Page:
Mendoza breakfast celebrates ties with Hispanic community
Relations between Kansas City’s university and the city’s Hispanic community are as strong as they have ever been – and need to become stronger still.
That will ensure that the university will continue to serve, and the community will continue to leverage the talents of, the growing Hispanic population of the region.
That was the message delivered at the fifth annual Agapito Mendoza Scholarship Breakfast this week at the University of Missouri-Kansas City, sponsored by the Division of Diversity, Access and Equity. The breakfast is a fundraiser for the scholarship program, which assists UMKC Latino/Latina students.
Jean Paul Chaurand, who delivered the keynote address, said that the relationship between UMKC and the Hispanic community has been “outstanding,” but the rapid growth of the community means that “now, more than ever, we need to expand that relationship.” Chaurand is chief operating officer of Guadalupe Inc., responsible for overseeing the operations of the Guadalupe Centers Inc. and the Guadalupe Education System. Chaurand previously served as senior vice president of the Greater Kansas City Community Foundation.
Chaurand has earned two degrees at UMKC, and is a member of the university’s Hispanic Advisory Board. He praised the university for its commitment to community service through programs such as the advisory board, the Mendoza scholarship program, the Latino/Latina Student Association, the interdisciplinary Latina/Latino Studies program led by Dr. Miguel Carranza, and Avanzando, a community mentoring program for recipients of the Mendoza and Hispanic Development Fund scholarships.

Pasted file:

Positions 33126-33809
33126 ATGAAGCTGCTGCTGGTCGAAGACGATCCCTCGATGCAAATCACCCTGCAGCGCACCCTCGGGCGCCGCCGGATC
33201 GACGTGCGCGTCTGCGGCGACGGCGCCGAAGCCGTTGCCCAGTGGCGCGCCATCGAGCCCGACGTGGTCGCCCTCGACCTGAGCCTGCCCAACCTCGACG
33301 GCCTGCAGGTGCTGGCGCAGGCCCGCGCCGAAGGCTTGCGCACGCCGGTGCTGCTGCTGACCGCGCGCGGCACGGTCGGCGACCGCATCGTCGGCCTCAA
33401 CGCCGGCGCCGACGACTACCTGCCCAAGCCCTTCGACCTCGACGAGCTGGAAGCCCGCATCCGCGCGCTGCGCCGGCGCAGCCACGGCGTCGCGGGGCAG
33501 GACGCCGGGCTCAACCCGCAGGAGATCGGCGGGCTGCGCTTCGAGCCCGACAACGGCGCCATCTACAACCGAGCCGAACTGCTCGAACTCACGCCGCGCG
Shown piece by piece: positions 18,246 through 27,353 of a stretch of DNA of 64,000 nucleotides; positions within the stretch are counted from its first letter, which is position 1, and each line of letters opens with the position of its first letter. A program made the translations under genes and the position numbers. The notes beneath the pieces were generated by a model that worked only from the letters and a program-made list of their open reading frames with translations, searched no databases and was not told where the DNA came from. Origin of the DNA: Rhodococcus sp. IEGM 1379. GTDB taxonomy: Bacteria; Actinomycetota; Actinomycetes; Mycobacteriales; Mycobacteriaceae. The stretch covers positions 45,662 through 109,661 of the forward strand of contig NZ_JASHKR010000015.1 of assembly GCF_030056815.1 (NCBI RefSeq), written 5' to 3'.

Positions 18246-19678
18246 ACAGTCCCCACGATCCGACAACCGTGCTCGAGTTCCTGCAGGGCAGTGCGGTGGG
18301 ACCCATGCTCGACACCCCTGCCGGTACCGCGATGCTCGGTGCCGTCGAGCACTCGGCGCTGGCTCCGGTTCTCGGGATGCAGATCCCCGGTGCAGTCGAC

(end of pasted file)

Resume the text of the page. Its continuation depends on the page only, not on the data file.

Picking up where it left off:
“UMKC has truly embraced our culture, and we should applaud the university for these accomplishments,” he said. Going forward, he recommended that the university create Latino representation on the university board of trustees and other boards; increase efforts to recruit and retain Latino advisors and faculty; and explore ways to provide assistance to undocumented students.
In turn, he said, members of the Hispanic community should “support the university at every opportunity” by contributing to The Campaign for UMKC, “showing up at events, and not just Hispanic events” and wearing UMKC branded clothing with pride.
“Speak highly of the university in your circles, locally, regionally and nationally,” Chaurand added. “Inaction on our part is not an option.”
The breakfast is named in honor of Agapito Mendoza, Ph.D., who served as UMKC Vice Provost for Affirmative Action from 1986-2002. He died in 2003. Chancellor Leo E. Morton offered a tribute to the late Dr. Mendoza at the event.
Morton cited “one of Dr. Mendoza’s most closely-held beliefs – that scholarships like this demonstrate to Hispanic students that this is a place where you are valued and respected.”
“We want to paint a picture of Augie Mendoza that reflects his generosity and basic humanity,” Morton added. “He wanted to have a positive influence on students’ social and academic activities, so he reached out to them with kindness and caring.”